General: Medium to tall shrub, 1-2.5 m tall, from extensive rhizomes, often thicket-forming; stems erect to ascending, unarmed, young growth fine-hairy and stalked-glandular, becoming smooth eventually; bark grey, flaking-off.
Leaves: Alternate, deciduous, long-stalked, mapleleaf-shaped, 10-20 cm across, palmately 3- to 7-lobed, double-saw-toothed, green and smooth to finely glandular-fuzzy on both surfaces, the stalks with reddish glandular hairs; stipules lanceolate, 6-13 mm long.
Flowers: Inflorescence of 2 to 10 stalked flowers in small, flat-topped, long-stalked, terminal clusters, the flower-stalks glandular-hairy; corollas white, bowl-shaped, the petals 5, spreading, egg-shaped, 10-30 mm long; calyces densely hairy and usually stalked-glandular, 5-lobed, the lobes egg-shaped with long tail-like tips, spreading, 10-20 mm long; ovaries superior; stamens numerous.
Fruits: Drupelets, velvety-hairy, coherent in a red, hemispheric cluster that falls intact from the dry receptacle (raspberry-like), the berries 1-1.5 cm wide. vol4_8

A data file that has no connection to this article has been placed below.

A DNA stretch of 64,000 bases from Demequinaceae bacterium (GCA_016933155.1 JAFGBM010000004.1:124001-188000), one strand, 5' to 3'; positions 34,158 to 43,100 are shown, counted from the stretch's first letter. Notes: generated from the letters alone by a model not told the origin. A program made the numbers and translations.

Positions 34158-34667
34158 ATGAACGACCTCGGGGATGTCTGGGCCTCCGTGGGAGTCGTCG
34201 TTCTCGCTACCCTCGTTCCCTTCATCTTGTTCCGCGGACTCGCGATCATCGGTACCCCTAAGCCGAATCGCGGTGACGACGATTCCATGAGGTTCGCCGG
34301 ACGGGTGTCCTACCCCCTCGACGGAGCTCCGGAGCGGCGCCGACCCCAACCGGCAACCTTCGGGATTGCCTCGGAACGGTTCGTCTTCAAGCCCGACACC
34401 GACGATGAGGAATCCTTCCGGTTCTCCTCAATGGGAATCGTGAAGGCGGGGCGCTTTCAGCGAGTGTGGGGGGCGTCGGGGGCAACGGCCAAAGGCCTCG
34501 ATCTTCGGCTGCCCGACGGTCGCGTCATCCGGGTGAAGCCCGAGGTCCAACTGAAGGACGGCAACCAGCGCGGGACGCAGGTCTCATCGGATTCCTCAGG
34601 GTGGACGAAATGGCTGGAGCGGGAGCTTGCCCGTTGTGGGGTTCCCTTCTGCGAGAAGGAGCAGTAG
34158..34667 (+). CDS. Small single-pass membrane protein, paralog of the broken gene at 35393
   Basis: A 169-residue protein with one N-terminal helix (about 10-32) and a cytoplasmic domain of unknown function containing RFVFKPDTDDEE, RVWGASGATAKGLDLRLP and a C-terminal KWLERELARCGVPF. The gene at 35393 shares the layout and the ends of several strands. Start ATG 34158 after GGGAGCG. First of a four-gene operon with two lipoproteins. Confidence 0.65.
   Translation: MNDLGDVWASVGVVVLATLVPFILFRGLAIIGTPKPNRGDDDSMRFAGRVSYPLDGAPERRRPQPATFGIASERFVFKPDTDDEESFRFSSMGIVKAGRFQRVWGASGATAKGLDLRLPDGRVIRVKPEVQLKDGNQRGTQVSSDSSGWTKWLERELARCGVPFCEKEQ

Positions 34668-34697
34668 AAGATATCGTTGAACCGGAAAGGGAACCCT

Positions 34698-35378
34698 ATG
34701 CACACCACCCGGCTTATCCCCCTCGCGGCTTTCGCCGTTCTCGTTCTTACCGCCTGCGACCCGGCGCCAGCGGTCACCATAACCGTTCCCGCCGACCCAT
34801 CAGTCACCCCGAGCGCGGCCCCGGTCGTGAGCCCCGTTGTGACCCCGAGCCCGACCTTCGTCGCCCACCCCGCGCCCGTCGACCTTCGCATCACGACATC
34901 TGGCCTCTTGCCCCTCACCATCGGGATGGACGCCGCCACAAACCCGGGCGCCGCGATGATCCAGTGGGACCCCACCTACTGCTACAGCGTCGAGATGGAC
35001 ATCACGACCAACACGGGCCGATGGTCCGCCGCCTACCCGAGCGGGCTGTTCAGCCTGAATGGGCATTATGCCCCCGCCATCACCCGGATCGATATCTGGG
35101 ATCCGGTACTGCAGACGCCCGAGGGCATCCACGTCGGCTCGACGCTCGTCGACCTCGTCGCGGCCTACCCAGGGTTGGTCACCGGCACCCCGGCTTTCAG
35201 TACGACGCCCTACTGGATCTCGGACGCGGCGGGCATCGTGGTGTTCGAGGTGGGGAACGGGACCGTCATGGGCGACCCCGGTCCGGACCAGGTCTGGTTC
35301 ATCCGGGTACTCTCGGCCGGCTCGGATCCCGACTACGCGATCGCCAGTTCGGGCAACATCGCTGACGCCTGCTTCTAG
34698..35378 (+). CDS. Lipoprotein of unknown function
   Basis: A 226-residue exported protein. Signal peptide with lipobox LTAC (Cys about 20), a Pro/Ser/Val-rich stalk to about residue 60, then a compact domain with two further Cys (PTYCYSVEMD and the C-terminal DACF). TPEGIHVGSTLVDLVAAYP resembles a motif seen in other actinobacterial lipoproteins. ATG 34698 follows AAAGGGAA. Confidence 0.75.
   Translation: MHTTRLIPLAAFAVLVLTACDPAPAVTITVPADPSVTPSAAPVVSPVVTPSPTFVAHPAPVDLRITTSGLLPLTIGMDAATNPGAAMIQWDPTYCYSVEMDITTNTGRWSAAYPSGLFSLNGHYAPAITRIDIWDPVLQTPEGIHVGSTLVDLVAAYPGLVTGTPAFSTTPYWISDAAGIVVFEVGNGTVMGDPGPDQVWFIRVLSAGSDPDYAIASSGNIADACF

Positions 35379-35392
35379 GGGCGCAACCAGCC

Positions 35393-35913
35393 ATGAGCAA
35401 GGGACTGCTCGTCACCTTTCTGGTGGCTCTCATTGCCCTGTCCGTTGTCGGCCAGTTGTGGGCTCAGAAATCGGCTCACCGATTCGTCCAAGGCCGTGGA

Moist to mesic open forests, thickets, streambanks, clearings and roadsides in the lowland to subalpine zones; common throughout S BC, south of approximately 56oN; N to S AK, E to ON and S to MI, MN, N MX, NM and CO.
A shade-tolerant/intolerant, submontane to subalpine, North American deciduous shrub distributed equally in the Pacific, Cordilleran, and Central regions. Occurs on nitrogen-rich soils within boreal, temperate, and mesothermal climates; its occurrence decreases with increasing elevation and latitude and increases with increasing continentality. Very common in open-canopy forests and early-seral communities on cutover and/ or burnt sites where it may hinder natural regeneration and growth of shade-intolerant conifers. Usually associated with Alnus rubra, Athyrium filix-femina, Epilobium angustifolium, Oplopanax horridus, Rubus spectabilis, Sambucus racemosa, Streptopus roseus, and Tiarella unifoliata. A nitrophytic species characteristic of Moder and Mull humus forms.
Recommended citation: Author, Date. Page title. In Klinkenberg, Brian. (Editor) 2017. E-Flora BC:
Electronic Atlas of the Plants of British Columbia [eflora.bc.ca]. Lab for
Advanced Spatial Analysis, Department of Geography, University of British
Columbia, Vancouver. [Accessed:
22/07/2019 2:52:45 AM
The information contained in the E-Flora atlas pages is derived from expert
sources as cited in each section. This information is scientifically based.
E-Flora also acts as a portal to other sites via deep links. As
always, users should refer to the original sources for complete information.
E-Flora BC is not responsible for the accuracy or completeness of the